There is undeniably a focus and comment on the rule of law (from our British heritage) during the trial, and I leave it to the viewer to ponder this aspect.
Thornton closes out his second film with a song, this time a Johnny Cash version of Peace in the Valley; yes an irony, though it links well with the final scene that raises the continuing question about the relationship of the people of the land with the contemporary time they are in.
Peter Bentley is the National Director for the ACC
Battle of the Sexes - updated for the 21st century
Battle of the Sexes (2017, PG)
I thought it would be helpful to provide a comment on this film, though I caution potential viewers as there is active portrayal of (same) sex practice. It is a sign of the times that this film received a PG rating. For those who are unfamiliar, it is mainly a dramatic re-telling of the off-court competition between tennis champions Billie Jean King and Bobby Riggs (a No. 1 player in the 1940s) and then their actual match. I was interested in this film because of the Margaret Court connection. Australian actress Jessica McNamee plays Margaret Court. The most intriguing aspect is the secondary story that involves Margaret Court, as she played the first ‘battle of the sexes’, the match in May 1973 that Bobby Riggs won 6-2, 6-1. Margaret continues as a character, but is primarily a foil for Billie Jean King.
Riggs continually taunted Billie Jean King with the idea of a major telecast deal, and a match was eventually arranged and held in September 1973. It was telecast with an estimated audience of 90 million, a very large number for the day. Steve Carell as Bobby Riggs and Emma Stone as Billie Jean are simply amazing in their roles.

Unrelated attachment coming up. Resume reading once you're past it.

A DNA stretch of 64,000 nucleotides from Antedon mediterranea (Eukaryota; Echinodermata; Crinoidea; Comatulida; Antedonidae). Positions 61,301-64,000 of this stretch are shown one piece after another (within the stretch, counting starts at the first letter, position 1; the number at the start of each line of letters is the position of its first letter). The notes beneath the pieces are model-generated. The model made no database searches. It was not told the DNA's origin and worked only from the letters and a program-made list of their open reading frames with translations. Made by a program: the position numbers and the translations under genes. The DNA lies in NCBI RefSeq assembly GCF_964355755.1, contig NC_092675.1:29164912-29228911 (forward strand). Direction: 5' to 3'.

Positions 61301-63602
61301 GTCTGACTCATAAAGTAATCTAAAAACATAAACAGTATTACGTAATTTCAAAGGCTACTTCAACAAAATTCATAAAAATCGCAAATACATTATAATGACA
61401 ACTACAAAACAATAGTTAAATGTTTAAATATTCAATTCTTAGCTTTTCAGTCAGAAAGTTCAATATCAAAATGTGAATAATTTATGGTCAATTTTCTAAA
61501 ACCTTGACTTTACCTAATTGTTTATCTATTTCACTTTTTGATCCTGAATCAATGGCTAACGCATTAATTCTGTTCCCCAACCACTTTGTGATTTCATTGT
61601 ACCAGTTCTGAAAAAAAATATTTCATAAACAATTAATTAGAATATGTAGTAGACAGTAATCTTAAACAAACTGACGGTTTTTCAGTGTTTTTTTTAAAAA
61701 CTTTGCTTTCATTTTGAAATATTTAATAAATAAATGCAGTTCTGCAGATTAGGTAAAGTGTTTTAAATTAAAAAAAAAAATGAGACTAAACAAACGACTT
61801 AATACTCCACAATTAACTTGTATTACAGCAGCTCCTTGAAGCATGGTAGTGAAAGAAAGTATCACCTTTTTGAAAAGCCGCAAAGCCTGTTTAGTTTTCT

The film is certainly well made and a fascinating biopic of the 1970s and male and female dynamics and relationships, but the obvious, though not unexpected aspect is that it is also a promotional film for same-sex relationships, and thus a revisionist interpretation that essentially mocks people in the era for being so narrow-minded. This is nowhere more evident in that the actual role Margaret Court is assigned in the film is that of ‘lesbian spotter’, and her prime target depicted is Billie Jean King. Battle of the Sexes is certainly a topical film given that Billie Jean King weighed in on the Margaret Court controversy over Margaret’s comments on same-sex marriage this year.
Peter Bentley is the ACC’s National Director
A New Era of Viewing
Many Australians have now embraced the new viewing era with comprehension. Gone are the days when most of Australia tuned in at a certain time to watch a certain program and then would discuss, critique or bemoan the program the next day.
Now with all TV stations offering catch-up service (streaming), even the 6 pm or 7 pm nightly news is on the way to becoming a rare event for any family or couple to watch together.
Paid streaming services like Netflix, Stan and Foxtel Now, allow immediate access to a wide variety of material, and increasingly are making their name with their own TV shows.
Netflix is one of the most widely used. It is likely that at least one member of your family has Netflix and now can binge-watch TV series after TV series, let alone movie after movie. One of the intriguing aspects is that like Foxtel, these new services provide a range of films – a type of broadcast smorgasbord, with offerings for everyone. I have listed below some of the Biblical and Christian films, and films with a Christian theme available on Netflix. The US service has many more films on offer, but at least the Australian service has made a start.
Kings’ Faith (M): a teenager leaves a gang and is cared for by Christian parents who face some difficult personal choices.
A Matter of Faith: A contemporary evolution v creation debate on a university campus.
David and Goliath: A slightly awkward telling of the traditional story.
The Ark: the building of the ark is told by BBC1.